Especially notable for his appropriation of popular animation culture, KAWS draws upon extant imagery to comment on consumer culture and its place within the art world and the everyday. Kurfs (Tangle) is a part of a series of works that pays homage to the minute blue characters from the television cartoon The Smurfs. Replacing the first two letters of the word ‘smurf’ with the ‘k’ for KAWS, the artist continues a practice he has applied to other popular characters. Chief among these are the Kimpsons, his take on the titular dysfunctional family in The Simpsons. As in the latter, the character in Kurfs (Tangle) takes on specific KAWS elements like the skull-and-crossbones head and the x-ed out eyes. These elements are exceedingly familiar to anyone who has seen the artist’s work with other characters in gallery exhibitions, toys and clothing crossovers. About his use of these ubiquitous, fictional personalities, the artist notes, “Icons like Mickey, the Simpsons, the Michelin Man and SpongeBob exist in a universal way that you forget their origin or even there [sic] narrative, and you just recognize them from the slightest glimpse of their image or sound” (KAWS, quoted in K. Donoghue, Whitewall, December 2012, n.p.). One does not need to be familiar with a certain episode or even the general plot as these characters have permeated the cultural unconscious in a way that they are instantly familiar even when slightly altered.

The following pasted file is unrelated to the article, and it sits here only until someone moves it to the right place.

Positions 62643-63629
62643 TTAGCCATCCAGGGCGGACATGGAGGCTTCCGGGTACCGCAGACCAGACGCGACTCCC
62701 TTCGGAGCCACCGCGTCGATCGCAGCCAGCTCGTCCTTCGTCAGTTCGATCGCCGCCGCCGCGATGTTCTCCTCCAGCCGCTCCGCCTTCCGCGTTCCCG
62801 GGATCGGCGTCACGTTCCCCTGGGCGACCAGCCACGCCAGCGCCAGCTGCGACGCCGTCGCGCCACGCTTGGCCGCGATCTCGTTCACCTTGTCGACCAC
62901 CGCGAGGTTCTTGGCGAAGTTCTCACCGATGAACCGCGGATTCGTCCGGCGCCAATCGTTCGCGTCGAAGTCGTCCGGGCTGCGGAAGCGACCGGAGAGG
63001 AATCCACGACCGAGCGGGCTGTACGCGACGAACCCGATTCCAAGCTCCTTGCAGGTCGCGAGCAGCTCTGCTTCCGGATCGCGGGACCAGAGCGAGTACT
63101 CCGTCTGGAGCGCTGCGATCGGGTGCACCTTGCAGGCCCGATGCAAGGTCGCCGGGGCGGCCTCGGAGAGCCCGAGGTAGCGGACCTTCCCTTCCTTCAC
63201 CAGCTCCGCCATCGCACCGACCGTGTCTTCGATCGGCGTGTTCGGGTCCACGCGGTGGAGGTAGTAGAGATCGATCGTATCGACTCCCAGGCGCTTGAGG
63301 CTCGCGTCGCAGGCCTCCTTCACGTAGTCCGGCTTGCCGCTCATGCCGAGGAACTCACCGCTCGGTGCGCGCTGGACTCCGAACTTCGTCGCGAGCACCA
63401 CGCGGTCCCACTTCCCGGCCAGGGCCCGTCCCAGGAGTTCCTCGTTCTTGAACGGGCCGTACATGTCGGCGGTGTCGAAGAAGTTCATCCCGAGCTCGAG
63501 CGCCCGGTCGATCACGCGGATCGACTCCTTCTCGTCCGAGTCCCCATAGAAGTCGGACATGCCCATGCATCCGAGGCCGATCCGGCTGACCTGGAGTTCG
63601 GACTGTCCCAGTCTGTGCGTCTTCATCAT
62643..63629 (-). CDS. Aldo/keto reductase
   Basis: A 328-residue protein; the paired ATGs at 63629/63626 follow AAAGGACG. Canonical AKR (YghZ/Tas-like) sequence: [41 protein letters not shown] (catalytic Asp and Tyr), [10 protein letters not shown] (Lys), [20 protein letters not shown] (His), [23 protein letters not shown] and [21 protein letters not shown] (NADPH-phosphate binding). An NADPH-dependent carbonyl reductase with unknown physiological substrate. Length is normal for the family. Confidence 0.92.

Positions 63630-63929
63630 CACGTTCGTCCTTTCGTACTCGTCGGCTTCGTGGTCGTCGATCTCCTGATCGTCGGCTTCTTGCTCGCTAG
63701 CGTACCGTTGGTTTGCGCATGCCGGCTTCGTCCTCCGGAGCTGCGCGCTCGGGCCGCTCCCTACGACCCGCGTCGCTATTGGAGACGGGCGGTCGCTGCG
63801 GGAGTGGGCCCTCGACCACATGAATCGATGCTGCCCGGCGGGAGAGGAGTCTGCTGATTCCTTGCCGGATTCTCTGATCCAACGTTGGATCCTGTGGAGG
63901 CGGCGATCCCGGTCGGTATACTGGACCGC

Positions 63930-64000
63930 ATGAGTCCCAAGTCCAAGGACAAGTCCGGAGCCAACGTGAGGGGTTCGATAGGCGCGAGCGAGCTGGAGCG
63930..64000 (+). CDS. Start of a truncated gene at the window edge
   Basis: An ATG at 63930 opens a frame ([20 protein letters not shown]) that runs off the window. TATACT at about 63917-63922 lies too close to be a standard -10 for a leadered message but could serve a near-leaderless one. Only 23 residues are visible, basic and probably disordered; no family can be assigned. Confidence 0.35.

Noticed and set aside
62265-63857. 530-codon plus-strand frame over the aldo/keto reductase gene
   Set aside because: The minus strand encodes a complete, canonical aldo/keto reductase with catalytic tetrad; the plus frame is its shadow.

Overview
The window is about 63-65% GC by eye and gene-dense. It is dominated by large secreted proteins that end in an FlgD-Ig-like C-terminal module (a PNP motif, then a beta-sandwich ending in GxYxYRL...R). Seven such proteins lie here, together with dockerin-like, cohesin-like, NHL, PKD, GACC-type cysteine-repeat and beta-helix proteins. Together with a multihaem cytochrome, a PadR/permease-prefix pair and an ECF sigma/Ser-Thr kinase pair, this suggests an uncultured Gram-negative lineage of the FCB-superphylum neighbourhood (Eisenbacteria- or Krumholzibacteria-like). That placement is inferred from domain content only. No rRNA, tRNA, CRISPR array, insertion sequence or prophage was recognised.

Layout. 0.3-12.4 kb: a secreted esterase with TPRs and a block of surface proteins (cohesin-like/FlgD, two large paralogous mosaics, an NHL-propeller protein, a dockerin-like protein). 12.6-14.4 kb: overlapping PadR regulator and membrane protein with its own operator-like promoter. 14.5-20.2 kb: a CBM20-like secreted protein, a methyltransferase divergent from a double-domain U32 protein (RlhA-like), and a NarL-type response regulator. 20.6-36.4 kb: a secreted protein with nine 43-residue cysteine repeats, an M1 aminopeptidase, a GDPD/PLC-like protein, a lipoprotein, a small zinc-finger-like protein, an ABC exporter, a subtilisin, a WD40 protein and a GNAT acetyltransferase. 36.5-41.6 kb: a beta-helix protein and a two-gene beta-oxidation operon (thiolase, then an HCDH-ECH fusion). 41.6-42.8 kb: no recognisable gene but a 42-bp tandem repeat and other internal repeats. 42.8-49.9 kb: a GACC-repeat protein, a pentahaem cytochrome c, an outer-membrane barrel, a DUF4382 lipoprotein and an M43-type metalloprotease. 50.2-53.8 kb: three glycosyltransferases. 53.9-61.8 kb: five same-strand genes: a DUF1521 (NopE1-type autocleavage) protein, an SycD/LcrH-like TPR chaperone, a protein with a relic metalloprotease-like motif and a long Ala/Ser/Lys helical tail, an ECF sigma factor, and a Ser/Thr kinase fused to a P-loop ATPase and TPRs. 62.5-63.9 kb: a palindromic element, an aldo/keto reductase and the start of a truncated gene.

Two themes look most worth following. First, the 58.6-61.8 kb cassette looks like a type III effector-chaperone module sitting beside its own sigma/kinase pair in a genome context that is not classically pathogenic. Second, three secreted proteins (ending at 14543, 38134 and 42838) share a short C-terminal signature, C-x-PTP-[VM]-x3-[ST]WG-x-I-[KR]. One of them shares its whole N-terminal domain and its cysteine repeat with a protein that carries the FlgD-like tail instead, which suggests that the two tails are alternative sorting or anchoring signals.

KAWS is one of the leading artists working within the legacy of Pop Art and its abiding interest in consumerism and commodity culture. His Companion figure, a bizarre amalgam that resembles Mickey Mouse with a skull and crossbones for a face, frequently infuses itself into other characters as in Kurfs (Tangle), as well as other pieces like the aforementioned Kimpsons, the SpongeBob SquarePants-influenced Kawsbob and large shaped canvases like Chum (KCB7) that inhabits the rotund body of the Michelin Man. The artist readily admits to his indebtedness to his artistic predecessors, noting, “I think the pop artists like [Claes] Oldenburg and [Tom] Wesselmann [set the stage]. Then there were artists like Murakami, who really opened up a lot of doors on acceptance and crossover projects. That made what I was doing a bit easier to translate. And definitely Jeff Koons. I love his work. I appreciate his perfectionist mentality. It’s so over the top” (B. Donnelly, quoted in T. Maguire, “KAWS,” Interview, April 27, 2010). The idea of crossover, especially with Murakami and artists like Keith Haring is important to KAWS’s continuing ability to transcend the realms of high art and spread his imagery to toys, clothes and various other areas while still remaining critically viable. Like Haring, who famously opened the Pop Shop to democratize his work in a capitalist society, KAWS is keenly aware of the commercial element of art, and works to comment on and infiltrate it at every turn.